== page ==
I’ve been putting this post off. So much has happened since our last update (about our passage to New Zealand in November 2012), and I couldn’t think of a good way to explain it all. After much procrastination, I decided that you don’t have to know everything…just enough to get by.
And so here is a quick update culminating in present-day activities:
After arriving in New Zealand in November 2012, Alex and I sailed down to Mount Maunganui, where we quickly found ourselves at home with new friends and the closest thing to a normal life we’d had in a while. Somewhere between a week-long haulout that lasted a month and a strong desire to see family and friends back home, we abandoned the idea of returning to the tropics in May 2013.
Back in the states (I just skipped, like, 3 months here), it was strange to be sleeping in my old room and bumming around on friends couches (thanks Dralle for the unexpected month or more of couch space) while Saltbreaker, my longest-term home since leaving my mom’s place after high school, lay waiting in New Zealand. But waiting for what?
It was on one of several trips to San Francisco during this period that plans began to come together.
Alex, who had enjoyed life on Saltbreaker, was eager to do more travel by land. Since I wasn’t too excited about becoming a crazy-eyed singlehander, I was planning on returning to New Zealand in August to get the boat ready to sell.
In July, this feature-length article came out in Outside Magazine, exaggerating many things (it doesn’t smell that bad in the boat, and no, we never “came frighteningly close to a serious mishap”) but right about others (I do like cocktails of cough syrup and bloody mary mix).
As August turned to September, everything took a sudden turn; Anca, with whom I had resumed a very spatially-complicated relationship, expressed an interest in doing some traveling together…on Saltbreaker. In January, we flew to New Zealand and Saltbreaker.
The next few months are a blur of boat work and farewells. As we made our way up north to Opua, NZ, the natural departure point for the tropics, our friend Orion joined the crew, with plans to stay until late June.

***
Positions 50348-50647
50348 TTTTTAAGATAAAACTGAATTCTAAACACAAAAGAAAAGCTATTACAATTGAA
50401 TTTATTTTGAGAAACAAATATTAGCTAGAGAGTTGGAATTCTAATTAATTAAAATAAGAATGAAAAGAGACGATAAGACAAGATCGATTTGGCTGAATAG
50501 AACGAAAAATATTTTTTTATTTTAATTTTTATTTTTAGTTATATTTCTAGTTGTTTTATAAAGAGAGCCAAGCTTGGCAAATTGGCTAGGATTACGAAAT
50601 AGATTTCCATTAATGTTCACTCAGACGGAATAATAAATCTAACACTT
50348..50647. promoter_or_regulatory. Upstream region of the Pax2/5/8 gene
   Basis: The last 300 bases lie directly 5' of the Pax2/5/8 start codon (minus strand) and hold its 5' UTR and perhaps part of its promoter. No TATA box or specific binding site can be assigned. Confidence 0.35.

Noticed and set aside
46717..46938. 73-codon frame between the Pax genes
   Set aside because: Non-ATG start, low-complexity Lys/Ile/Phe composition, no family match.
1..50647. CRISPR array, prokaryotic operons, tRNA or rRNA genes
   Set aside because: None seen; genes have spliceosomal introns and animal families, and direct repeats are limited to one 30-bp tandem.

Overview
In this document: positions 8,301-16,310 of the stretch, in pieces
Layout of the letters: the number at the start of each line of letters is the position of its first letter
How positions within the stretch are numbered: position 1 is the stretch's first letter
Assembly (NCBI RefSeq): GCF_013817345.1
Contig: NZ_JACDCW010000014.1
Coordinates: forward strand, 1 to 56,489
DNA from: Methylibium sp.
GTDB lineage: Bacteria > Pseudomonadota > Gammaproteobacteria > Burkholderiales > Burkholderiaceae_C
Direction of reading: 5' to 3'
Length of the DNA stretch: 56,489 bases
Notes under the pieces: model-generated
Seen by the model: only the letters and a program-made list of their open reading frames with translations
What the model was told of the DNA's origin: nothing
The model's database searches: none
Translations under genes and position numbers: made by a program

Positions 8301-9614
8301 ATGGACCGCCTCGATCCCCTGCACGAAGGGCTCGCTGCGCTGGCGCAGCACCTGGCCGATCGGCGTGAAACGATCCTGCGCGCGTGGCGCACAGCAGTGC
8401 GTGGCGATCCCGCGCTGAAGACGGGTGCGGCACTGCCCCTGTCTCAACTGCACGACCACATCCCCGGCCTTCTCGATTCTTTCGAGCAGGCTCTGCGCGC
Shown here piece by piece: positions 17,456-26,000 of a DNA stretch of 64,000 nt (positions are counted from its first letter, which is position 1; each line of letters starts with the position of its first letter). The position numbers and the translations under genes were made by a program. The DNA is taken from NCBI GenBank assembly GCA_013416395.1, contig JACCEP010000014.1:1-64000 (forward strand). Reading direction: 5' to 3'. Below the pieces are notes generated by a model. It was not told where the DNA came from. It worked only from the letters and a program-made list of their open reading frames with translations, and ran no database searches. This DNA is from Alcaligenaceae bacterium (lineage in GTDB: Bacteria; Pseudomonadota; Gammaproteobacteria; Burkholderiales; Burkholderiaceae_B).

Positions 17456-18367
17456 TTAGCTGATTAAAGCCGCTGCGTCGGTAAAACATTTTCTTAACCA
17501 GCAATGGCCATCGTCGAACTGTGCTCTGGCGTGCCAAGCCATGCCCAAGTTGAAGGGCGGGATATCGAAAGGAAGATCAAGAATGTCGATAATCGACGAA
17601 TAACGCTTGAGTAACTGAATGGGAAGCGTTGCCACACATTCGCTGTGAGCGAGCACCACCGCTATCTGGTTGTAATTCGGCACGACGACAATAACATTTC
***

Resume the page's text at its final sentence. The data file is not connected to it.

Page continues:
We left on May 10th with a couple dozen other boats, all because the weather looked perfect for a crossing to the tropics. Unfortunately, as you may know, the weather doesn’t always do what it’s supposed to. One week into the passage, we got hit with 40-knot winds and 20 ft. seas, the worst conditions I’ve seen, and I got to practice heaving-to (setting the sails so the boat points into the wind, stops, and sits there somewhat comfortably) in heavy swell. Anca and Orion, on their first passage ever, held up surprisingly well, even though everything that had been stowed away ended up on the floor and a leaky hatch above the bed soaked our sheets.
After the blow passed, we pulled into Minerva Reef, a welcome stop after a difficult 10 days at sea. Minerva is a seamount, an almost-island, with only a couple rocks poking above the water at high tide. There is, however, a good anchorage inside the reef, and we met several other boats there. A couple of them I knew from crossing the pacific in 2012, and others quickly became new friends. With no land in sight, we pretended to be on solid ground during a night spent on Margarita, a large catamaran. The next day, we were actually able to set foot on submerged land, and climb up onto the only “dry” rock for miles.
After two nights at Minerva, it was time to take off. Four days later, 17 days after leaving New Zealand, we finally arrived in Fiji. Savusavu turned out to be a great first stop: cold beer, cheap food, and old and new friends.
Local Fijians are the most welcoming people I’ve ever met. Within thirty minutes of arriving, we had two invitations to visit nearby villages, both of which we accepted. One visit took us to a gorgeous waterfall, and the other involved attending a traditional wedding and spending the night in the chief’s home.
After a week of waiting in Savusavu for strong winds to ease, it was time to head out; if I had known we’d be there so long, I wouldn’t have vowed to eat ice cream every day.
Right now, we’re anchored in Viani Bay, where a local, Jack Fisher, has been taking us out snorkeling (Anca saw her first shark! And liked it!) and dropping off fresh fruit every morning.
Other than that, we’ve mostly been biding our time, waiting for an opportunity to head east to the Lau Group, a seldom-visited splattering of islands where traditions are apparently very much alive. The weather finally seems good to make the crossing, so we’ll head out tomorrow.